Friday night, I interviewed saxophonist Sonny Rollins for the Metroitimes, a weekly newspaper in Detroit, MI. It was my second telephone interview with him. I interviewed him in 2005 weeks before his performance at Hill Auditorium in Ann Arbor, MI. Friday night, we talked like inseparable chums at a neighborhood pub mostly about his heroes, his love for playing in a trio format, and his practicing habits.
Rollins remembered our '05 interview, which made me feel special because I know I'm among a vast pool of jazz journalists who asked him to revisit key moments of his life.
Rollins used some profanity only to emphasize a points he wanted to convey.
He cherished knowing saxophonist Lester Young and Coleman Hawkins. To Rollins, they were elegant jazz musicians, and he wanted to be like them.
His comments about practicing stuck to my ribs. As a youngster, he practiced religiously. He say practicing remains a spiritual process. Young musicians need to understand practicing got him to places such as Carnegie Hall.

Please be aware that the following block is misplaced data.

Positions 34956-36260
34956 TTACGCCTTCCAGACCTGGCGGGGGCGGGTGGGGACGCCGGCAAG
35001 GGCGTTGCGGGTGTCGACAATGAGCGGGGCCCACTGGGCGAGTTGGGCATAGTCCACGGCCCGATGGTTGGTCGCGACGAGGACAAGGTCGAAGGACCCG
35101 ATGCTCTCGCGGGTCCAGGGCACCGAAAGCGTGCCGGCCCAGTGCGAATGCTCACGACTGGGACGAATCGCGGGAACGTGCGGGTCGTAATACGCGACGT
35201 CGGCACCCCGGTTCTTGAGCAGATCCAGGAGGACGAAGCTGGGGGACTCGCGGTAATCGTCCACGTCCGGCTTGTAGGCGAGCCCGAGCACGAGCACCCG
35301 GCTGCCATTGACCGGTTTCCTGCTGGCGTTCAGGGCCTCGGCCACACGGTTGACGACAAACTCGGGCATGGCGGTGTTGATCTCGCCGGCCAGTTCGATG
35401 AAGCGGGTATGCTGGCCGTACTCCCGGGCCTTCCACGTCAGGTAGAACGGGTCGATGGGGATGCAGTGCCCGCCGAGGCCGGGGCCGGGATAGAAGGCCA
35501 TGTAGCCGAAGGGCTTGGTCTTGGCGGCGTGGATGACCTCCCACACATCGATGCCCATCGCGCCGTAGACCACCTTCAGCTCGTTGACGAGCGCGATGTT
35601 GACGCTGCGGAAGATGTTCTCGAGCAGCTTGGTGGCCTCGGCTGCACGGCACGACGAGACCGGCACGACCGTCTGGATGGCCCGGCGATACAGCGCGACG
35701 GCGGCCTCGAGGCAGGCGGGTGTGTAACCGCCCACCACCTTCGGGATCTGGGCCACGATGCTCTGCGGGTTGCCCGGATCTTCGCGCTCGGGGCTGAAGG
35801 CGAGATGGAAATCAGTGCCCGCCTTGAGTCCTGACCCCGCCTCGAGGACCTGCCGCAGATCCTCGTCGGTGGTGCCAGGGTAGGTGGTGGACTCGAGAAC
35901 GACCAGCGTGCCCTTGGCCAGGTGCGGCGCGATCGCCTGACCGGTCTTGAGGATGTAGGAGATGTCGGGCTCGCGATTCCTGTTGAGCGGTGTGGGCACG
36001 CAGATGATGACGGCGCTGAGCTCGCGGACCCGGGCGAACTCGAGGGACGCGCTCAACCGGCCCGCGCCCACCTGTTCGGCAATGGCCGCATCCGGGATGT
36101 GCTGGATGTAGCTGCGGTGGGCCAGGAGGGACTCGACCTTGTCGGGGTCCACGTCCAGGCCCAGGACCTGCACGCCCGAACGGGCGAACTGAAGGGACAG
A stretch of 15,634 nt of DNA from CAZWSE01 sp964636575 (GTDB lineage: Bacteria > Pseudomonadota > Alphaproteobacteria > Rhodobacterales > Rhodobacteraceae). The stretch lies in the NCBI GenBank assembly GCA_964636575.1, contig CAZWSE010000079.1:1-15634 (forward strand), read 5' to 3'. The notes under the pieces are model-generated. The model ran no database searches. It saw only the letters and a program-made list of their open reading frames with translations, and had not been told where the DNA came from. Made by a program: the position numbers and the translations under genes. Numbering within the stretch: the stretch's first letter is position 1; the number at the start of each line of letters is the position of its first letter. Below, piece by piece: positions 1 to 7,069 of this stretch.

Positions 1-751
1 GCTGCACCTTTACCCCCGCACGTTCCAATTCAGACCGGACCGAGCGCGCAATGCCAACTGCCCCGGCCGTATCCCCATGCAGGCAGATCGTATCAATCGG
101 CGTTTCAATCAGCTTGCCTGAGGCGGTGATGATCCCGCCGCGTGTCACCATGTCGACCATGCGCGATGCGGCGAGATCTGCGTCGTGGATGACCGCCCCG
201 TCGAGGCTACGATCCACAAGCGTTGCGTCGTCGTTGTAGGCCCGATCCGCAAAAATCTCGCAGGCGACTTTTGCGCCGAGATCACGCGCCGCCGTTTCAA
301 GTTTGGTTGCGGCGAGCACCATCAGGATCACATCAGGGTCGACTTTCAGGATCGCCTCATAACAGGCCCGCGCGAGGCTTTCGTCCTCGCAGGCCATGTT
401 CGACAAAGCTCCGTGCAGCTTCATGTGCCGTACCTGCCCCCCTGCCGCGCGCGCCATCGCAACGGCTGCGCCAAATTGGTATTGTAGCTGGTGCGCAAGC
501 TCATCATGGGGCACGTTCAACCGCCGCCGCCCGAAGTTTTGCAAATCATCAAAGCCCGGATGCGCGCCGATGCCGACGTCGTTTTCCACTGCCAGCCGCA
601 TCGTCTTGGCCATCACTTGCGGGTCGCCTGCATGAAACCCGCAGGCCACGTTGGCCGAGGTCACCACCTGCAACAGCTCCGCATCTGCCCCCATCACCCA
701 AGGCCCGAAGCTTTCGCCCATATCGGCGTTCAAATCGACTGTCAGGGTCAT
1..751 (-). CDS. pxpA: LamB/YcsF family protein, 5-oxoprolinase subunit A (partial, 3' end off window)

The above photograph of Rollins hugging his tenor sax caught my attention. Before the second interview, I thumbed through the companion booklet from the box set Sonny Rollins The freelance Years(The Complete Riverside & Contemporary Recordings).
In the photo, Rollins looks meditative as if praying with his horn. The photo captured a certain spiritual quality that I think is telling.
By the way, my interview with Rollins will be published in the Metrotimes Wednesday Oct. 12th.